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Governor of Guam, Aide Charged With Bribery; Kickbacks Alleged

September 04, 1986|From the Washington Post

WASHINGTON — The governor of Guam was indicted Wednesday on bribery, extortion and fraud charges, primarily involving a kickback scheme in which he allegedly was given $60,000 in cash in exchange for approving a government contract.

Gov. Ricardo J. Bordallo, a Democrat, was charged hours after he denounced the federal investigation as politically motivated and said the inquiry "reeks of colonialism and even racism." He faces a tough primary election in three days.

The indictments of Bordallo, 58, and his assistant chief of staff, Rose Ramsey, are the latest in an FBI investigation of corruption on the Pacific island, a U.S. territory since 1950 and site of a key American military base. Dozens of officials from both major political parties have been indicted and convicted.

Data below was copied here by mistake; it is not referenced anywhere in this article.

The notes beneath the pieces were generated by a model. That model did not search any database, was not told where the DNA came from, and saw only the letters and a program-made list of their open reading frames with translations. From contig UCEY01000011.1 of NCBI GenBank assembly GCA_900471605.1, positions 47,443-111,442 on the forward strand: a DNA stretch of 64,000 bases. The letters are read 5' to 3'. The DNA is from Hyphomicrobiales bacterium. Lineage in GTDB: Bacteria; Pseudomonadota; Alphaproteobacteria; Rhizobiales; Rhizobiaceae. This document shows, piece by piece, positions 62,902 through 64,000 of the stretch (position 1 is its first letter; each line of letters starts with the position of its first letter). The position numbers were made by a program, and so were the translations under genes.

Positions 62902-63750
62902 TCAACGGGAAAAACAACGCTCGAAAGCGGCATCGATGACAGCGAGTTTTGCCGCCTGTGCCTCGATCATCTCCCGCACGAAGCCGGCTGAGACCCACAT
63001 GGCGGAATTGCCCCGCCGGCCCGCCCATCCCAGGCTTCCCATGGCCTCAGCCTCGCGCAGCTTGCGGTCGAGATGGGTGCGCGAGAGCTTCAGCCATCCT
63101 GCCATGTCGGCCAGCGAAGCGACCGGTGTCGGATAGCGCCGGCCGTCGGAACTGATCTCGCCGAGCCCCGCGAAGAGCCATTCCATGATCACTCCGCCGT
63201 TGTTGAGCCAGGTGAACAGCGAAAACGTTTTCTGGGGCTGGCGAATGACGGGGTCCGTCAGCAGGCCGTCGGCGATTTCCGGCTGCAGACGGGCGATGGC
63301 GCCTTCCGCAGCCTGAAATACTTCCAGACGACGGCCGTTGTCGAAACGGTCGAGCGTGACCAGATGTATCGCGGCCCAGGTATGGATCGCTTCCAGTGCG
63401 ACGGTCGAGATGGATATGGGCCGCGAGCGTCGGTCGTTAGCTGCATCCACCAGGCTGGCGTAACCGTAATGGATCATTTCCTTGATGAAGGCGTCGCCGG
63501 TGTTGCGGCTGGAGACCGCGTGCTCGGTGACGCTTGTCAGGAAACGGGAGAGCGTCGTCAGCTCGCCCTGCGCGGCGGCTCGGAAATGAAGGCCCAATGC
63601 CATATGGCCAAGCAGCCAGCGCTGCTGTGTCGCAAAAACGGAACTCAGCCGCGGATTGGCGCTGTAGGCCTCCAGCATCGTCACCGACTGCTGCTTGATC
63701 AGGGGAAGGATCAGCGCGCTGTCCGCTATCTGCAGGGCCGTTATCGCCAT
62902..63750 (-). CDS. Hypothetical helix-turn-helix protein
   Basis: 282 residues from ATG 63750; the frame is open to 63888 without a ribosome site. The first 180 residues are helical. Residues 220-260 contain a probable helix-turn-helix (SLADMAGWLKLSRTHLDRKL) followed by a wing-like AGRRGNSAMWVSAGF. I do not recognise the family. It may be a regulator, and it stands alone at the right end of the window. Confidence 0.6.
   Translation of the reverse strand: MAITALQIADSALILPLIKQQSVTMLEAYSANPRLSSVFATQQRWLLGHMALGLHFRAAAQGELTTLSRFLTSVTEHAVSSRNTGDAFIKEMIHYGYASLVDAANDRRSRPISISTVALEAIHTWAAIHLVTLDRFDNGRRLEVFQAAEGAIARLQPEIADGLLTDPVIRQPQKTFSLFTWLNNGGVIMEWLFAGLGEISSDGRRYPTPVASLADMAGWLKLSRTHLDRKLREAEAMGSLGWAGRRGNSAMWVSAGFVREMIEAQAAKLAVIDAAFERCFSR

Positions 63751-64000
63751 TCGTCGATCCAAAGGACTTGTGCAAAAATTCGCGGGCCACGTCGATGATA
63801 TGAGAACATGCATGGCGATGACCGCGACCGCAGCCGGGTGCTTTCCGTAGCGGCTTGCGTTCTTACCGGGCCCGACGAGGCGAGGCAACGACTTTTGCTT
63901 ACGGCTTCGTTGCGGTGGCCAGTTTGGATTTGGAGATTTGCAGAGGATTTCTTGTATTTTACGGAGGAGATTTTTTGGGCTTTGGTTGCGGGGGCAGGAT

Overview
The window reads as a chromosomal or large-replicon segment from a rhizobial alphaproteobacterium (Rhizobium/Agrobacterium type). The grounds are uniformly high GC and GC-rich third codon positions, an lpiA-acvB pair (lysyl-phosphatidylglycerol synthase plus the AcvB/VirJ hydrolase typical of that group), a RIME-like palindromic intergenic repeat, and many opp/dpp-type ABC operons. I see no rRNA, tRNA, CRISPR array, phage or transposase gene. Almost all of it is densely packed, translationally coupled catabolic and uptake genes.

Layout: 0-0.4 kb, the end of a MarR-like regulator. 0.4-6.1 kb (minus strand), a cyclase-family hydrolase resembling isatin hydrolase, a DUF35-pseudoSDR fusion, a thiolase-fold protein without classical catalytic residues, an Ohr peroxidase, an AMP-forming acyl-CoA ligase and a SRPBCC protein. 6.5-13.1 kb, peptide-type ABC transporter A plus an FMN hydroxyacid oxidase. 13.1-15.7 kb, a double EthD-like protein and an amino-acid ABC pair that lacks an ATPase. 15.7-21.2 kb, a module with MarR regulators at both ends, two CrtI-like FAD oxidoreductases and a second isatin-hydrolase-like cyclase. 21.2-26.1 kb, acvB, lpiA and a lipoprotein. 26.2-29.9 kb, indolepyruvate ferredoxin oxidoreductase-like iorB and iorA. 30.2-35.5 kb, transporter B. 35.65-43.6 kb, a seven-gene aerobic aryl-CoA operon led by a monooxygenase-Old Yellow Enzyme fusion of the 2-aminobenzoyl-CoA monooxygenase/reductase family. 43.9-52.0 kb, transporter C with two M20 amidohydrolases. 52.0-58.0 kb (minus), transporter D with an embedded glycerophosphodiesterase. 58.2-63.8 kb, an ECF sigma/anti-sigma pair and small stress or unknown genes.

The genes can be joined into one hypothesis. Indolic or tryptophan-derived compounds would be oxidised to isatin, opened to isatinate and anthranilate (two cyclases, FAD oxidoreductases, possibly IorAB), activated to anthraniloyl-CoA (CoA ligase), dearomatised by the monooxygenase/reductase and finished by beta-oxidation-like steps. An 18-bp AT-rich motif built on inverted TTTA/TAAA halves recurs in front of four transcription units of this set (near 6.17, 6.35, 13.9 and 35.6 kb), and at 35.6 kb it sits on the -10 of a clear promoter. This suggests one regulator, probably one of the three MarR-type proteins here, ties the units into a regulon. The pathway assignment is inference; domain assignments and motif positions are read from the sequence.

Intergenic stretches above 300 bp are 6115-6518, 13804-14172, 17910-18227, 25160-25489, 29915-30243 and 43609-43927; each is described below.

Ramsey was charged with conspiracy to obstruct justice, bribery and two counts of extortion. Ramsey joined Bordallo's staff after her husband, state Sen. Eugene Ramsey, died two years ago.

Bordallo appeared Wednesday before the federal grand jury investigating him in the city of Agana but read a statement and departed without answering questions.

The 12-count indictment charges that Japanese and Guamanian businessmen paid Bordallo $60,000 in exchange for his approval of a proposal to build a scrap-metal facility at a Guam commercial port. The indictment said the payments were passed through Johnny P. Carpio, a prominent Guamanian architect and political supporter of Bordallo.

K. William O'Connor, the U.S. attorney in Guam, has dismissed Bordallo's contentions that the Reagan Administration is pursuing him for political reasons as "fabrications and utter nonsense."

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